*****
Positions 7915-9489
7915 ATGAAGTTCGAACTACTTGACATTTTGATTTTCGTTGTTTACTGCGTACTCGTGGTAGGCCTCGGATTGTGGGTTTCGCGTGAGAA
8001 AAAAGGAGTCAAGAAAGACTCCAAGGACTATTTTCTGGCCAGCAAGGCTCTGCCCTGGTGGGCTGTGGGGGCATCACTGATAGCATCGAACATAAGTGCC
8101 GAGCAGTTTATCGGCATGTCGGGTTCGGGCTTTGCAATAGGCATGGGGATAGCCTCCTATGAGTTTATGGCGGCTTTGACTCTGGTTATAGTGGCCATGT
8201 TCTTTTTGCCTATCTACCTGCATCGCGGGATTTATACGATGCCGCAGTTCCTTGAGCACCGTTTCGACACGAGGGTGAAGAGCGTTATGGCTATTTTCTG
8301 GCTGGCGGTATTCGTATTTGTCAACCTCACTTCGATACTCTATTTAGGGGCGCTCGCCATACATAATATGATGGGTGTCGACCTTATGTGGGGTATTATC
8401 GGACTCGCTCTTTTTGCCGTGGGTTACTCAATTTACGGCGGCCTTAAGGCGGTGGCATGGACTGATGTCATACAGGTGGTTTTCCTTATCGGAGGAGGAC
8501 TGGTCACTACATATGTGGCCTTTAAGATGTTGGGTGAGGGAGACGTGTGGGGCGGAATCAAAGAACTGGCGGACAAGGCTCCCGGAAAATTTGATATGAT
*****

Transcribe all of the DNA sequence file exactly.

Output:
Positions 7915-9489
7915 ATGAAGTTCGAACTACTTGACATTTTGATTTTCGTTGTTTACTGCGTACTCGTGGTAGGCCTCGGATTGTGGGTTTCGCGTGAGAA
8001 AAAAGGAGTCAAGAAAGACTCCAAGGACTATTTTCTGGCCAGCAAGGCTCTGCCCTGGTGGGCTGTGGGGGCATCACTGATAGCATCGAACATAAGTGCC
8101 GAGCAGTTTATCGGCATGTCGGGTTCGGGCTTTGCAATAGGCATGGGGATAGCCTCCTATGAGTTTATGGCGGCTTTGACTCTGGTTATAGTGGCCATGT
8201 TCTTTTTGCCTATCTACCTGCATCGCGGGATTTATACGATGCCGCAGTTCCTTGAGCACCGTTTCGACACGAGGGTGAAGAGCGTTATGGCTATTTTCTG
8301 GCTGGCGGTATTCGTATTTGTCAACCTCACTTCGATACTCTATTTAGGGGCGCTCGCCATACATAATATGATGGGTGTCGACCTTATGTGGGGTATTATC
8401 GGACTCGCTCTTTTTGCCGTGGGTTACTCAATTTACGGCGGCCTTAAGGCGGTGGCATGGACTGATGTCATACAGGTGGTTTTCCTTATCGGAGGAGGAC
8501 TGGTCACTACATATGTGGCCTTTAAGATGTTGGGTGAGGGAGACGTGTGGGGCGGAATCAAAGAACTGGCGGACAAGGCTCCCGGAAAATTTGATATGAT